• It has become something of a taboo in our society to say you don’t want to be a leader — especially if you are one. Richard Hytner, a former CEO at the global advertising giant Saatchi & Saatchi, experienced it firsthand and is trying to break that stigma.

    - Lillian Cunningham, Editor, On Leadership, The Washington Post
  • Hytner notes that talent development, for example, is crucial to companies now, so the lack of a great track record for hiring, inspiring, and keeping star employees sometimes trips up aspiring CEOs.

    - Anne Fisher, Fortune Magazine
  • He argues convincingly that a great team of a chief executive and a number two is a more successful proposition than a solitary leader. Mr Hytner describes the various types of consiglieri – lodestones, educators, anchors and deliverers, according to his segmentation.

    - Luke Johnson, Financial Times
  • Richard Hytner, deputy chairman of London-based advertising giant Saatchi & Saatchi, thinks corporate understudies are too often overlooked. He’s set out to burnish the reputation of the second-in-command…

    - Adam Auriemma, the Wall Street Journal
  • It’s a trove of advice about how to be a great deputy and principal adviser, a calling that has brought out the best in people as varied and admirable as Warren Buffett’s Charlie Munger, Anna Wintour’s Grace Coddington, Abraham Lincoln’s William Seward, and Henry VIII’s Thomas Cromwell.

    - Frederick E. Allen, Forbes

Media Article

Event – The Edge: Lessons from sport for leaders

Event – The Edge: Lessons from sport for leaders

At the Edge 2014, Richard Hytner, author of Consgilieri: Leading from the Shadows, joined Western Australian iconic coach Ric Charlesworth and award-winning Times journalist and former ten times GB table tennis champion Matthew Syed to discuss lessons for leadership from the world of sport.

Drawing on insights gleaned from golf, cycling, football, and tennis, Richard delivered a provocation that playing in ‘second’ positions in sport, as in life, can be just as satisfying as being the ‘first’ – the captain, the manager, the striker. Backing up his argument, Richard mentioned interviews with Sir David Brailsford–throwing light on the importance of the cycling supremo’s inner circle – fixer Fran Millar, ‘educator’ Dr Steve Peters; with David Gill to put Sir Alex Ferguson’s use of consiglieri under the microscope, notably the role of Gill himself and ‘loadstone’ Michael Phelan; with Carlo Ancelotti’s ‘educator’ Bruno Demichelis, as well as assistant coach, Paul Clement to describe how the best A leaders get the best out of their C leaders.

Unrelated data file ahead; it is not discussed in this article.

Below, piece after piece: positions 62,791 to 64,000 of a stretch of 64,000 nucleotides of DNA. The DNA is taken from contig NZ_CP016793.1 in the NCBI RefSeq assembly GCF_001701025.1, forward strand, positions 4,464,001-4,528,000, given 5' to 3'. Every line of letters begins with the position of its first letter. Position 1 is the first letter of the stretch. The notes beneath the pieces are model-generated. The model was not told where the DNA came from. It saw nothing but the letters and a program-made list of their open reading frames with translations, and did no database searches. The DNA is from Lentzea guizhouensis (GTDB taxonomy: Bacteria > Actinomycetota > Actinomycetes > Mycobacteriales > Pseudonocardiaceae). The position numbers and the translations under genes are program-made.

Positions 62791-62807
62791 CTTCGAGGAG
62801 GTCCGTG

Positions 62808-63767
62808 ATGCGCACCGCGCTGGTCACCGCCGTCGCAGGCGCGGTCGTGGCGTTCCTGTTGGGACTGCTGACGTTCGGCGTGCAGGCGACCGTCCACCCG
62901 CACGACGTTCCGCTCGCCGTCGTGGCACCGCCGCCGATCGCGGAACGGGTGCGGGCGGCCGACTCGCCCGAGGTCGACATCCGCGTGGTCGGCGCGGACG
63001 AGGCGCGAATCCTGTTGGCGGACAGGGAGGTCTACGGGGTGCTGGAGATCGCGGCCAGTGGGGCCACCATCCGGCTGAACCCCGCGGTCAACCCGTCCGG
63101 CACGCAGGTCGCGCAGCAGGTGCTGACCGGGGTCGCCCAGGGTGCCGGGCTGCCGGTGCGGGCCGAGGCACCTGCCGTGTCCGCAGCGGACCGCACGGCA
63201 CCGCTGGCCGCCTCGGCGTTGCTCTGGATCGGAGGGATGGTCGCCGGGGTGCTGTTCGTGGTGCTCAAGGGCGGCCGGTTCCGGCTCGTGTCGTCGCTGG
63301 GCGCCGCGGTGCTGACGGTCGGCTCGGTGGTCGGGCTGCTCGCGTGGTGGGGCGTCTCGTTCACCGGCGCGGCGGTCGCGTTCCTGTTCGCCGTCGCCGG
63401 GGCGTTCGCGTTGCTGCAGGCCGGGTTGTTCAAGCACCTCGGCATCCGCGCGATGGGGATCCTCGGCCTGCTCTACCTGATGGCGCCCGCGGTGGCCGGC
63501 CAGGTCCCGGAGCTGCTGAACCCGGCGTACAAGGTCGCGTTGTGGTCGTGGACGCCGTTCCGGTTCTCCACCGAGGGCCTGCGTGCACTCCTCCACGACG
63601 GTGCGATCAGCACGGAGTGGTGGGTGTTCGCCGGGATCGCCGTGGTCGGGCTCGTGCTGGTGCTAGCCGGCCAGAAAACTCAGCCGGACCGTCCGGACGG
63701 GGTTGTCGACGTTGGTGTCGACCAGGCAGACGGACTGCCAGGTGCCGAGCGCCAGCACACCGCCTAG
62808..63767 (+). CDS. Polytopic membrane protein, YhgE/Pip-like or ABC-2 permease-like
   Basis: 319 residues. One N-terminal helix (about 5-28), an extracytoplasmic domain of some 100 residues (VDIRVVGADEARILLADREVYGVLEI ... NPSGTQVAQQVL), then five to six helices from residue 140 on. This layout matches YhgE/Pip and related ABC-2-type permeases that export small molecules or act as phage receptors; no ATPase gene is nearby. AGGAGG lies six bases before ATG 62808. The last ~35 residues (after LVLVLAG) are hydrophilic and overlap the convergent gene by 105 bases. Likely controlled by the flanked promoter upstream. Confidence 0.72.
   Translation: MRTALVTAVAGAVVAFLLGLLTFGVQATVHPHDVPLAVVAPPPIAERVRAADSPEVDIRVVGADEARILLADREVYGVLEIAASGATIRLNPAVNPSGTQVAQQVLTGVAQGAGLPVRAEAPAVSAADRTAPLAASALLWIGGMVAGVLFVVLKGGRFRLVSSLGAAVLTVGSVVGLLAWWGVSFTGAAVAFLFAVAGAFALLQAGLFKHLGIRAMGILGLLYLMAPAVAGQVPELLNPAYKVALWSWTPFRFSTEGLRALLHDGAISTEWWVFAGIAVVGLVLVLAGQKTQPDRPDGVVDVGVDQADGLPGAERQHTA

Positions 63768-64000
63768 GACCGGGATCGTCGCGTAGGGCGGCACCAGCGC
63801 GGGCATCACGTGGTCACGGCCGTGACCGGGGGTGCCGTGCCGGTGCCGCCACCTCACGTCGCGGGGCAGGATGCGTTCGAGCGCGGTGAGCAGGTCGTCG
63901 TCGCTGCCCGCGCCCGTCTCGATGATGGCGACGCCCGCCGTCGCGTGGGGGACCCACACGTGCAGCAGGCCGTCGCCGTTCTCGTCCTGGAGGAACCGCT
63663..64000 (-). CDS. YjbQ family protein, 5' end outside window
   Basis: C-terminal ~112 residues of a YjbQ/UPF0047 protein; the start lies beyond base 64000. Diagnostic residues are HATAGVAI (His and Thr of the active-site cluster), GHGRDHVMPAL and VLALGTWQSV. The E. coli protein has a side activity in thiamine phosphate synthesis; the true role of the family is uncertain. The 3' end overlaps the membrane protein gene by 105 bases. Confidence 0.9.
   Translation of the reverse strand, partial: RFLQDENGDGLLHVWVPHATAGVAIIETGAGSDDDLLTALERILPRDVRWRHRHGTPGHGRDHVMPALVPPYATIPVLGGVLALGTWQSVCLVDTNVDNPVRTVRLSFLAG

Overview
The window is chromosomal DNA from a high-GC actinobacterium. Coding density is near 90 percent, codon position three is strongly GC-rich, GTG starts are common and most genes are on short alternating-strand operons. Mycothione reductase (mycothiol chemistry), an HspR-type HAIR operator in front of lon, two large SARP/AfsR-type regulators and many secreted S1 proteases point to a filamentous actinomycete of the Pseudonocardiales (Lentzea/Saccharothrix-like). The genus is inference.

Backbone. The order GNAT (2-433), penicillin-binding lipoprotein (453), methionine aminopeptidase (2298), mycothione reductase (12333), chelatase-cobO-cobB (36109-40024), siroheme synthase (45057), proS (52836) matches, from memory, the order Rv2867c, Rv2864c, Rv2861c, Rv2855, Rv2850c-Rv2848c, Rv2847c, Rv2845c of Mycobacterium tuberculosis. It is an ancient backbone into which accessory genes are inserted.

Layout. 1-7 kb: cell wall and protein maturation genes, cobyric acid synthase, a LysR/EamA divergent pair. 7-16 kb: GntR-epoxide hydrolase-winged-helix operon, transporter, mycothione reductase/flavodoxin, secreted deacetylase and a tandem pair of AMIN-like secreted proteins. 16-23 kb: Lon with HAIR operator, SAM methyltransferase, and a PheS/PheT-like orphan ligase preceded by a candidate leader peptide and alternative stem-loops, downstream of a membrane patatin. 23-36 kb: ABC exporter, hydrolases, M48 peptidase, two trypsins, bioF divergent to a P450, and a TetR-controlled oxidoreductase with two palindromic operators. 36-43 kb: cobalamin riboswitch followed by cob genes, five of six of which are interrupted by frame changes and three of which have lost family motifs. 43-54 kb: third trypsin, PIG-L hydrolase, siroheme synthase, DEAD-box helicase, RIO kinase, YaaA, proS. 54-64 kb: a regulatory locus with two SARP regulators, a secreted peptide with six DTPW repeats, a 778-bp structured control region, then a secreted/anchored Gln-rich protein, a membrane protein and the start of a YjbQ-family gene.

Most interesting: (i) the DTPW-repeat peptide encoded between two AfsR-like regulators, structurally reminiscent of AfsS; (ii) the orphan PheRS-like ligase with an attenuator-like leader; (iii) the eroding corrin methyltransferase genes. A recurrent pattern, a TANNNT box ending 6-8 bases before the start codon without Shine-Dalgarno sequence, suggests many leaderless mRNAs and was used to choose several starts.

Hytner urged business leaders from City A.M, Ashurst, Alliance, Numis, Saracens and others to try both A and C leadership roles, to be aware of the tendencies to the dark side in both types of leader and instead to nurture a relationship steeped in mutual trust and constant reflection.

Ric Charlesworth, spoke of teams that were leaderful, not reliant on a single captain, warning that focus on a singular captain invariably reduces the commitment of other natural leaders in a team. His advice demands to be heard. Ric retired from coaching after Australia’s triumphant World Cup victory at the 2014 World Cup in the Hague in June this year with the team clear in the rankings as World number one. Two weeks later the team won Gold at the Commonwealth Games in Glasgow. In four World Cups and three Olympic Games as coach of Australia, Ric’s teams won Gold on 6 occasions and once won bronze–an unparalleled record.

Matthew Syed talked of talent being overrated and outlined substantive proof that deliberate practice and hard graft were more important than inherited, natural gifts. He should know. Before becoming a writer Syed was the England table tennis number one for almost a decade, three-times Commonwealth Champion, and twice competed for Great Britain in the Olympic Games (in Barcelona in 1992 and Sydney in 2000).

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